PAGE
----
Preakness a better test than Derby

Preakness a better test than Derby

Published May. 21, 2011 1:00 a.m. ET

When it comes to crowning horse racing's champions, the Preakness Stakes has turned out to be a more significant factor in recent years than the more prestigious Kentucky Derby, the New York Post reported Friday.

Each of the past 10 Preakness winners, and 13 of the past 14, went on to be named the three-year-old champion at the end of the year (including the filly Rachel Alexandra), though just seven of them won the Derby. Four of those Preakness champions were named Horse of the Year.

The conclusion is obvious: Though the result of the Derby can leave you scratching your head in wonder, the Preakness is almost always won by the best horse.

"We're sorting things out a bit more [by the Preakness]," said legendary trainer D. Wayne Lukas, who owns five Preakness trophies. "You had the preps for the Derby and then the Derby, and the pretenders fall by the wayside by the time we get here. Now we're at the point where you are getting the cream of the crop."


Retired Hall of Fame jockey Gary Stevens, now an analyst for NBC, won the Derby three times and the Preakness twice.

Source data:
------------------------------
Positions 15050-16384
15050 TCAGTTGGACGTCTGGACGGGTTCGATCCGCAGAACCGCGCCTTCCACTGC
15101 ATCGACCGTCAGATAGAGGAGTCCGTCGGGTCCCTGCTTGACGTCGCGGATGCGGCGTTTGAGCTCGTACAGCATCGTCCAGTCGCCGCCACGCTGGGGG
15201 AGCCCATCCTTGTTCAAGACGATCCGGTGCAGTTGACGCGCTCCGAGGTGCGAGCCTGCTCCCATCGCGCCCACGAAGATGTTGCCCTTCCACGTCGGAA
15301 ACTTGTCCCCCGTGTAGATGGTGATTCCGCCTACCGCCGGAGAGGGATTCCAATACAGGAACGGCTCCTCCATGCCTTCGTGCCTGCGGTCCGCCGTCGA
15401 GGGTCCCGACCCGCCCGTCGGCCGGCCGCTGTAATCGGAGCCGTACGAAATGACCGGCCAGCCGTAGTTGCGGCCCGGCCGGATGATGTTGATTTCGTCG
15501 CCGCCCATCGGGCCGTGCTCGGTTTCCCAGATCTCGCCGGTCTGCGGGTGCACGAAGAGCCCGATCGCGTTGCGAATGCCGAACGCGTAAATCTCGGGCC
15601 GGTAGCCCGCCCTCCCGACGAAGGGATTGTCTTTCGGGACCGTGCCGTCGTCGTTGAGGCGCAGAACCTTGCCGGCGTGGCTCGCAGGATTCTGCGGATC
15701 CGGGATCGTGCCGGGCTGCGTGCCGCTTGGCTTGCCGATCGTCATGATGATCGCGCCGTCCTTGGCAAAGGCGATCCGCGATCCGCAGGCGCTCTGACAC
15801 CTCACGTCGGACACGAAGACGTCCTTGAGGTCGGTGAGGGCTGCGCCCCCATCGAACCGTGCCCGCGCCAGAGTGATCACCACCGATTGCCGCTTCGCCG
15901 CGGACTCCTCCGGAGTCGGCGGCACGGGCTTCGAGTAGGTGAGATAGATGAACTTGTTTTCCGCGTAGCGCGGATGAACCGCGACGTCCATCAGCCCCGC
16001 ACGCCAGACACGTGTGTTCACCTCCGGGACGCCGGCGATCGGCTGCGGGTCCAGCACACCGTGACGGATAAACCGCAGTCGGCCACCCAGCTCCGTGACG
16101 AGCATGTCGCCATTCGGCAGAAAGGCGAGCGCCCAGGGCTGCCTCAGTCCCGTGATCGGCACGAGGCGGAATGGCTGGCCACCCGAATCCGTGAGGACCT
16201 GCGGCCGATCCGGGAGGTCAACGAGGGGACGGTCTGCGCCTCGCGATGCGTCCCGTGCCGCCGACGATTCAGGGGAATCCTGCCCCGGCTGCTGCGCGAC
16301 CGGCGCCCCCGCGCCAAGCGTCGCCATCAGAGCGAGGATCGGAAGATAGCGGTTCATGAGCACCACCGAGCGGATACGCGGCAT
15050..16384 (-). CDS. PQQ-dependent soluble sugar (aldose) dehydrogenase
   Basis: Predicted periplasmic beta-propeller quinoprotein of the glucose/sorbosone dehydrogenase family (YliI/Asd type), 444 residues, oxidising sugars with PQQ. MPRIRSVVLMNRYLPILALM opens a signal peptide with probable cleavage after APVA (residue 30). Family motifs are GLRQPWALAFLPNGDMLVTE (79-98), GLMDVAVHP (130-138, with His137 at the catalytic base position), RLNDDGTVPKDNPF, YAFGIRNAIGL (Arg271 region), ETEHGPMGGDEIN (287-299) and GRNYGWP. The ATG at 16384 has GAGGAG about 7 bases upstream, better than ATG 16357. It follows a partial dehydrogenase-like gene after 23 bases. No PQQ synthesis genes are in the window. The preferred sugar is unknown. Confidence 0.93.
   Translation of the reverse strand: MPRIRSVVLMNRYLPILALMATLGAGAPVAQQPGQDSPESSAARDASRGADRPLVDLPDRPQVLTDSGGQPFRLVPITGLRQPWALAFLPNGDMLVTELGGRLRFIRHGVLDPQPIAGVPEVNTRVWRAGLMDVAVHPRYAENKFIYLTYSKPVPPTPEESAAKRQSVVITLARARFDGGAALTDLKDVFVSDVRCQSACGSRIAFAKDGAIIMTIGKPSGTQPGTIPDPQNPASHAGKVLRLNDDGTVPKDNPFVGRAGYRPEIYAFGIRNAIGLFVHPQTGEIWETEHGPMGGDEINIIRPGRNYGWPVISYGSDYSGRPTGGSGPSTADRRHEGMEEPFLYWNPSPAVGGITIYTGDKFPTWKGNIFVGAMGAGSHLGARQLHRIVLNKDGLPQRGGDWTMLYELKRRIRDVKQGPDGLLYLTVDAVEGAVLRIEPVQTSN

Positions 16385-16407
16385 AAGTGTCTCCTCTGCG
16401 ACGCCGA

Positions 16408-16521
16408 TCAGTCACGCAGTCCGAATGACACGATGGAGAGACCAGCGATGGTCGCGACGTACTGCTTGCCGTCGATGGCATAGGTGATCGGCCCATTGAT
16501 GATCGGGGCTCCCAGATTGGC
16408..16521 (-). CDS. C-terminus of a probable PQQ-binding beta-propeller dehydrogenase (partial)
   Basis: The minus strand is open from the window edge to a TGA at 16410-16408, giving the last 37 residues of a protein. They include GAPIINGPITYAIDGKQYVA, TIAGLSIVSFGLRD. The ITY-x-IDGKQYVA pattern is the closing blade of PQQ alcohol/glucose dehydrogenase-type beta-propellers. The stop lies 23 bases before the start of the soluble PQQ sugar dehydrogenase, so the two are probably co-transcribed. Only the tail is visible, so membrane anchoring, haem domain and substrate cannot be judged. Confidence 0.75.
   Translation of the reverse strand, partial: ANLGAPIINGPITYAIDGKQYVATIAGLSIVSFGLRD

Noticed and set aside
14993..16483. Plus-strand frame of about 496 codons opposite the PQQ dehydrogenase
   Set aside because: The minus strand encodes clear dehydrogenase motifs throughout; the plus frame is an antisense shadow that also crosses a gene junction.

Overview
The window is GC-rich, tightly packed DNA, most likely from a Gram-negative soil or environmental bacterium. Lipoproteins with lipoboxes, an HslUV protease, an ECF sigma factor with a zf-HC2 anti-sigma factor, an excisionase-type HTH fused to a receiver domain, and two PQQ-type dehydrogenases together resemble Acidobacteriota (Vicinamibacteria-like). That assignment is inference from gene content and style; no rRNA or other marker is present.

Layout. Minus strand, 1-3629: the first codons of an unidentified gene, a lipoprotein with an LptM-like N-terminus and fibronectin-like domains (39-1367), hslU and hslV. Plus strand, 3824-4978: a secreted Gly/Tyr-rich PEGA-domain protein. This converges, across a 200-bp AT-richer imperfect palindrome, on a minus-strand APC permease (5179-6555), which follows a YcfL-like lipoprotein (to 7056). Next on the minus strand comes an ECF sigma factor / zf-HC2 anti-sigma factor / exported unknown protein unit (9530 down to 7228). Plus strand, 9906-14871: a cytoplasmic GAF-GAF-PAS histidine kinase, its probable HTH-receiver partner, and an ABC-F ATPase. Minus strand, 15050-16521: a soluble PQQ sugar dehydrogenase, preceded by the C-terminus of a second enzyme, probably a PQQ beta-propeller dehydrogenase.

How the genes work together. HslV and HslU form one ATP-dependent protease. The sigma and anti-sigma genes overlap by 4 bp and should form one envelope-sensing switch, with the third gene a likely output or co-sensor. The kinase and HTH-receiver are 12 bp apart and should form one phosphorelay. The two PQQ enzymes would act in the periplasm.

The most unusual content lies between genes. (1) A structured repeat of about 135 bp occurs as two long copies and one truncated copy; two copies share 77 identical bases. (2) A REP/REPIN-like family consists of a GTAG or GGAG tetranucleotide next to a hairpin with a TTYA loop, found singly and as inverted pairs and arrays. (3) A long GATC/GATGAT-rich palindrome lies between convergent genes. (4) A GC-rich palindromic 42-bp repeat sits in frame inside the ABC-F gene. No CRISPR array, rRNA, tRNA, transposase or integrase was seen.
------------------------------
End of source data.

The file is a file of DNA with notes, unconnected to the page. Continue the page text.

"A lot of the difference [between the two races] is with 20 horses in the Kentucky Derby, there are a lot of bad trips and very few good trips," Stevens said. "Whereas the Preakness with 14 horses, it's a lot easier to maneuver around. The atmosphere is a lot different. Everybody is more settled in at this point, and you get better trips. The Preakness is always won by a legitimate horse."

There's an old saying in racing: If you didn't attend the wedding, don't go to the funeral — meaning that if you did not bet on a horse when he won at long odds, don't bet him back at a short price.

Some will apply that wisdom to Animal Kingdom, who won the Derby at 20-1 and will likely go off as the favorite Saturday. But Animal Kingdom's long odds in Kentucky had more to do with the perception that he was a turf/Polytrack specialist trying dirt for the first time, rather than any lack of talent.

"The Derby winner is always the horse to beat here," said Hall of Fame trainer Bob Baffert, whose five Preakness winners included three that won the Derby. "Usually this is the easiest leg [of the Triple Crown]. When a horse wins the Derby, he's in the zone. He's peaking."

The Preakness will go off at 6:18 p.m. ET Saturday at Baltimore's Pimlico Race Course.

According to the National Weather Service, the forecast calls for partly cloudy skies and a high of 83 degrees.